2. Never touch bulbs with your fingers:  This is especially true with high intensity bulbs, such as the overhead patient light or curing light bulbs. The oils in your fingers can create a “hot spot” on the bulb or even create a fracture in the bulb housing, which will cause the bulb to fail prematurely. We suggest changing your bulb when the light is cool and while wearing gloves or some kind of barrier when installing it. If you do touch the bulb, you can clean the surface with isopropyl or ethyl alcohol and a cotton swab.
    3. ANSI code numbers printed on bulbs are helpful :  ANSI (American National Standards Institute) coded light bulbs meet specific industry standards for output, shape of bulb, base type, and spread of light beam. In many cases, these codes are printed directly onto the bulb.
      Close-up of the ANSI code on a curing light bulb (#20-125)

      If you are having difficulty figuring out which bulb you need to replace, referring to these codes on the old bulb will assist you in finding the correct match for the bulb you need. American Dental includes the ANSI code in our catalog and in our online product descriptions. We can also cross-reference bulbs using the ANSI code.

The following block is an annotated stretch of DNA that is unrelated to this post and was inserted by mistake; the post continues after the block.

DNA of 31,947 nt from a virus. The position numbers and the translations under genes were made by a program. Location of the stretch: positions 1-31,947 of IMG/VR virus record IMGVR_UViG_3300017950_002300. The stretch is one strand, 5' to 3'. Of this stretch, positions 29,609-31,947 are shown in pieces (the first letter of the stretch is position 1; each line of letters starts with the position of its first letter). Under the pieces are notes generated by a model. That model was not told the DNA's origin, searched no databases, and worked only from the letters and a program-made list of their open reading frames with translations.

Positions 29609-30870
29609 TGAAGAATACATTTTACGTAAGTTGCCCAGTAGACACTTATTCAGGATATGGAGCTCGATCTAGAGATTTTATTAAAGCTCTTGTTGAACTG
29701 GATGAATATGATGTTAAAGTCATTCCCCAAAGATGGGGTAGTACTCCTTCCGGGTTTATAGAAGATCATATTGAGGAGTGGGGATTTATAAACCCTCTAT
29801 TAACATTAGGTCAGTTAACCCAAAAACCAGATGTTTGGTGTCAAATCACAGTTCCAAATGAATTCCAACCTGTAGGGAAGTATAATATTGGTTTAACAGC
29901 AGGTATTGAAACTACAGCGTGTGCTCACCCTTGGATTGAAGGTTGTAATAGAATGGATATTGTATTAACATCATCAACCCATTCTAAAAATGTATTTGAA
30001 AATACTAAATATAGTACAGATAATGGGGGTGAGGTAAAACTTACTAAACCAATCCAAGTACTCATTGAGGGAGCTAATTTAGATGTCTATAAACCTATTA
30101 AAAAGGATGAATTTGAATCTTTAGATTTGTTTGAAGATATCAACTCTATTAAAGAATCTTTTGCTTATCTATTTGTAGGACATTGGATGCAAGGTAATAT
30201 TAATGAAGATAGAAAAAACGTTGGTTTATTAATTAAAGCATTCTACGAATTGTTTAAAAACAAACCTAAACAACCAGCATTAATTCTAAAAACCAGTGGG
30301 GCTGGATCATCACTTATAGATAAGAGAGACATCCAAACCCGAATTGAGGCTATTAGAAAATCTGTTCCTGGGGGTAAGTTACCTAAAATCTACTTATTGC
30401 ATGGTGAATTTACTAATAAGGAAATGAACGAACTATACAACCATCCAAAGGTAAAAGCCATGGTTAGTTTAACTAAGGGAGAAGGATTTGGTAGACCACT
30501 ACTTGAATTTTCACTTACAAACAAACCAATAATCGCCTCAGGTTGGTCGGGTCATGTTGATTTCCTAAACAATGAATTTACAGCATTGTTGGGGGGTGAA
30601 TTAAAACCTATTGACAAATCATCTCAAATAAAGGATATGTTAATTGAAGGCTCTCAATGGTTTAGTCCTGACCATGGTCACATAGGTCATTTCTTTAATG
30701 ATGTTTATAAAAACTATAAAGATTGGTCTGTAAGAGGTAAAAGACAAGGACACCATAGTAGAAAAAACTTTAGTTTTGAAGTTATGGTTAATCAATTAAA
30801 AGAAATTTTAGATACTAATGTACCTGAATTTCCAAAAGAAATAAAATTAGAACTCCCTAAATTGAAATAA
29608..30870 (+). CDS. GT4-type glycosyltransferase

4. Wattage and voltage:  Be mindful of the bulb’s wattage and voltage as well. ANSI codes sometimes are just an indicator of the bulb type, rather than a specific bulb. For example, there are several models of the Belmont operatory lights which use bulbs that are similar in shape and size (designated H-3), but they all have different wattage and voltage.
    5. What is it being used with?  If all else fails, knowing the make and model of the equipment that needs a replacement bulb is always helpful. We can usually locate the correct bulb for you with this information as we have access to the make and model cross references as well.

    As always, feel free to contact us at 1-800-331-7993 with any questions regarding bulbs or you can even hit us up on our live chat system by clicking on the "Live Chat" icon at the top of the page and we will be more than happy to help.